In the performance, these ideas are explicitly present in the use of texts from The Coming Insurrection, an anarchic polemic by the anonymous collective The Invisible Committee, aggressively refuting neoliberal individualisation and its fusion with regimes of control: ‘Mass personalization. Individualization of all conditions – life, work and misery. Diffuse schizophrenia. Rampant depression. Atomisation into fine paranoiac particles. Hysterisation of contact. The more I want to be me, the more I feel an emptiness. The more I express myself, the more I am drained. The more I run after myself, the more tired I get. We cling to our self like a coveted job title. We’ve become our own representatives in a strange commerce, guarantors of a personalisation that feels, in the end, a lot more like an amputation. We insure ourselves to the point of bankruptcy, with a more or less disguised clumsiness’. A bleak world view perhaps but one that I found liberating and energising to hear shouted out loud.
I also wanted to speak to these concerns in how the body of the dancers appears in the work. As I touched upon above, I question whether the limitation and oppression of regulatory systems can be addressed on their own terms. In complicating the configuration and arrangement of bodies in the work and placing the dancers on an edge that teeters unclearly between humour, violence and cooperation, I have wanted to open a space of multiplicity that might helpfully dislodge, disrupt and collapse notions of what and how a person, body or indeed performance should be.
How this may have developed in part two of the commission remains unknown but this is something that my collaborators and I may discover as we explore the potential of reimagining the work for it to be shared within the confines and limitations of social distancing. This would be an entirely new frame.
Parts of this text are published in Joe Moran’s essay Materiality Will Be Rethought: Dance and the exhibition space in the exhibition catalogue Carlos Bunga: Something Necessary and Useful, available here.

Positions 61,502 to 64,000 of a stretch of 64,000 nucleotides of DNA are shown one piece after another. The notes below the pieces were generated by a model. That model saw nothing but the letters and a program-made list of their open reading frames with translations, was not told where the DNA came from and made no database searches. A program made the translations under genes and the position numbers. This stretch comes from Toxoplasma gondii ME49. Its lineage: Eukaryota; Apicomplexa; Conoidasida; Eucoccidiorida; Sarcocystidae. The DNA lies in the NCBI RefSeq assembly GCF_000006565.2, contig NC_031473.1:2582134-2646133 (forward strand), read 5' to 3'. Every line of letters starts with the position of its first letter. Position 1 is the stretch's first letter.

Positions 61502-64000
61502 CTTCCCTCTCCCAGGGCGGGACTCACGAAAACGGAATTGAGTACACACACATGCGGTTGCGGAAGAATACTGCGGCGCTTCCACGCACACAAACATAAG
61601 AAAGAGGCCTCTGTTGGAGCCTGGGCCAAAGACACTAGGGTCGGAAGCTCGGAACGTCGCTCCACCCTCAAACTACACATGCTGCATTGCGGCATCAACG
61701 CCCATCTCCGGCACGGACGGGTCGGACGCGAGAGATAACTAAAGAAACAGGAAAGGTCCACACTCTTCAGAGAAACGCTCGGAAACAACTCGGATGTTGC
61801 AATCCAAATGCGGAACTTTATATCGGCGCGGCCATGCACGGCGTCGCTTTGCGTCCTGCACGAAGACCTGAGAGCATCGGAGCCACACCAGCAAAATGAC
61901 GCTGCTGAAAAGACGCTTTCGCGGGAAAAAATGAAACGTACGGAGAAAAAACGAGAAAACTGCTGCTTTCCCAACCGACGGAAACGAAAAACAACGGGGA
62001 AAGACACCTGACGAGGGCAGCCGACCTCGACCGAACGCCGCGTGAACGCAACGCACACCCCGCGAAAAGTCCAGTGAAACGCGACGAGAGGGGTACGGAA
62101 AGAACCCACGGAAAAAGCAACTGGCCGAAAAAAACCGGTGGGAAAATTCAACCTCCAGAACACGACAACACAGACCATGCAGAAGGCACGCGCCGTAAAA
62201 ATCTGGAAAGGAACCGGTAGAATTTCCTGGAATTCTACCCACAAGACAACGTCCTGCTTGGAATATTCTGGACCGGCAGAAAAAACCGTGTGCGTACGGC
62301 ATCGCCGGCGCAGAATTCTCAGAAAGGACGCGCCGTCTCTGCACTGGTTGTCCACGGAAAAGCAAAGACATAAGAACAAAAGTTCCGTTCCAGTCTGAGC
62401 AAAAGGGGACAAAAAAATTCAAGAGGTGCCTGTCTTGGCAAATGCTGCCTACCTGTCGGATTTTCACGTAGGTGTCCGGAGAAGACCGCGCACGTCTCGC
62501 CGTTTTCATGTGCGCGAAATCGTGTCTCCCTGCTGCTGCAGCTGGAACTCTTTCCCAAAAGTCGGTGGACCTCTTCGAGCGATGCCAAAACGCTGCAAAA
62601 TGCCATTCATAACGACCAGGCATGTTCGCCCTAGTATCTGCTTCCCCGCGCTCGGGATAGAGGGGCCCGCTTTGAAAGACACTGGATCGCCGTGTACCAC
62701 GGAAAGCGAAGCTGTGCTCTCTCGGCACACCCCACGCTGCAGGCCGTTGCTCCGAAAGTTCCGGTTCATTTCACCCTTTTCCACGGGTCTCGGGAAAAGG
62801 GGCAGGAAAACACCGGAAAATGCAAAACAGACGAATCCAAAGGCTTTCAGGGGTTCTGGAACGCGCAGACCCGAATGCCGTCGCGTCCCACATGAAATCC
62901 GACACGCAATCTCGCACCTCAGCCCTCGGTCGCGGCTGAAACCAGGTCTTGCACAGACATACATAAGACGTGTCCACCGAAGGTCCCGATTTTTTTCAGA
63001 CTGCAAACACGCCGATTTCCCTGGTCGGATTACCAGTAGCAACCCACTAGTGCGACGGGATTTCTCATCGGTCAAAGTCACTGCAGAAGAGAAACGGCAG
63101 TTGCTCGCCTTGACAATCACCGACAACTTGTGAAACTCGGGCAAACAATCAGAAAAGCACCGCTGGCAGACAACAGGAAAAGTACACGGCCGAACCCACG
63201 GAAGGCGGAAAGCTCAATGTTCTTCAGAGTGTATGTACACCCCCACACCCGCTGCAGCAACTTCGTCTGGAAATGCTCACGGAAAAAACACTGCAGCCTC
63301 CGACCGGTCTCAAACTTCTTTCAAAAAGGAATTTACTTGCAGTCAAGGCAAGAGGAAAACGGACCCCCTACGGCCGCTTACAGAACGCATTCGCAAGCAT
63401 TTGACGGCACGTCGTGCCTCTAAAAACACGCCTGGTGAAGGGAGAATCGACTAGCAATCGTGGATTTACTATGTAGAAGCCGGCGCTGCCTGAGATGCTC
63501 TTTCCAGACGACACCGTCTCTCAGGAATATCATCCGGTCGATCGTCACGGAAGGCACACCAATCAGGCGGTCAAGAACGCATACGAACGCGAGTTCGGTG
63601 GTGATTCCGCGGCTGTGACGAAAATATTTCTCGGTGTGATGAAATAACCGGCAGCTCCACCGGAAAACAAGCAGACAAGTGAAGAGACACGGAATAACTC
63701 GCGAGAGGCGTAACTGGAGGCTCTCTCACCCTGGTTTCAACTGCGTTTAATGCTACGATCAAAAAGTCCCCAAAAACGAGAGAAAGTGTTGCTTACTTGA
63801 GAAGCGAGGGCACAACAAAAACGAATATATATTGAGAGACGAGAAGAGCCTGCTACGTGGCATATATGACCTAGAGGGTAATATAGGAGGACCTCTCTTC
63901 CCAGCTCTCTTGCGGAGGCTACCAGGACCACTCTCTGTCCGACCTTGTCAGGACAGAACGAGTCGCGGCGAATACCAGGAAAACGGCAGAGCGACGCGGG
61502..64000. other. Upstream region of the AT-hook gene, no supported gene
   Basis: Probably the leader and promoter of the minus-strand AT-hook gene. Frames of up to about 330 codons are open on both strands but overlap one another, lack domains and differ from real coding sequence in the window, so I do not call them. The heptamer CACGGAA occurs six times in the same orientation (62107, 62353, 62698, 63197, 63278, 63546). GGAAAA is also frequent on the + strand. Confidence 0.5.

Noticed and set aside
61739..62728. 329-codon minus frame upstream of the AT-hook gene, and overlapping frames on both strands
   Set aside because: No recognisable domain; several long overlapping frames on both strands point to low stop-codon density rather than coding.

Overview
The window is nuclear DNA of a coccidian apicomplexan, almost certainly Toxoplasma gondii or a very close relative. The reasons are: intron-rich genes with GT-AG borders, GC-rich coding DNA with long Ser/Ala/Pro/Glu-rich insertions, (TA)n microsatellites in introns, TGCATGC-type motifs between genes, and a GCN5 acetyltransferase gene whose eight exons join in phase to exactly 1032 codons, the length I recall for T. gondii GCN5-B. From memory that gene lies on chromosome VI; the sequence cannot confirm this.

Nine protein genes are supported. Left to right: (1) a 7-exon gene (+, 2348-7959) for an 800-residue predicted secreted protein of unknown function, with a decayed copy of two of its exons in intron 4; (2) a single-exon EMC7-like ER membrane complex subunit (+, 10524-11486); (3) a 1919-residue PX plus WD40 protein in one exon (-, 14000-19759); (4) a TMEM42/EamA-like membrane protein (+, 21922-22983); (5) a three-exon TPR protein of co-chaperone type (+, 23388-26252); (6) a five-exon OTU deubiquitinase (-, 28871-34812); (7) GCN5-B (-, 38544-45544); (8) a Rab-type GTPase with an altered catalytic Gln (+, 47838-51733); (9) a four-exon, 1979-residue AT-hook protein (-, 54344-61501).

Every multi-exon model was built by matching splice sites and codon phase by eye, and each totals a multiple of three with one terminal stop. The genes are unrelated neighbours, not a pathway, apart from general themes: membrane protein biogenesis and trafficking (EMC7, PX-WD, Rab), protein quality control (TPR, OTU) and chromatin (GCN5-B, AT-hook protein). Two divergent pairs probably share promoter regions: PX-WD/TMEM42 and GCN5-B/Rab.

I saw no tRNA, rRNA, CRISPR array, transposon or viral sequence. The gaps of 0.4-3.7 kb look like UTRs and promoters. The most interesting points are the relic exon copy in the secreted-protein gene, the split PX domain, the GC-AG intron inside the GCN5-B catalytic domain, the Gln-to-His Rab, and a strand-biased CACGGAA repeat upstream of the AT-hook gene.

Joe Moran is a British-Irish artist and choreographer with a wide-ranging practice incorporating theatre and gallery performance, curatorial projects, lecture-performance, drawing and spray paint works. He is Artistic Director of Dance Art Foundation through which his performance and curatorial work is produced. He has worked internationally as a dancer with choreographers Deborah Hay (USA), Stina Nyberg (Sweden) and Siobhan Davies (UK) amongst others.
Recent commissions and performances include Sadler’s Wells (2019), NottDance at Nottingham Contemporary (2019), The Lowry (2019), London Contemporary Dance School (2019), Wysing Arts Centre (2018), Bluecoat (2018) coinciding with the Liverpool Biennial, Kettle’s Yard (2018), Sadler’s Wells (2017), Delfina Foundation (2016), Block Universe/ fig-2 at the ICA in collaboration with Eva Rothschild (2015) and David Roberts Art Foundation (Frieze 2014).
Joe contributed to the publication Who Cares? Dance in the Gallery & Museum and his essay On The Act of Dancing was published in a collection of commissioned texts coinciding with his first performances at Sadler’s Wells.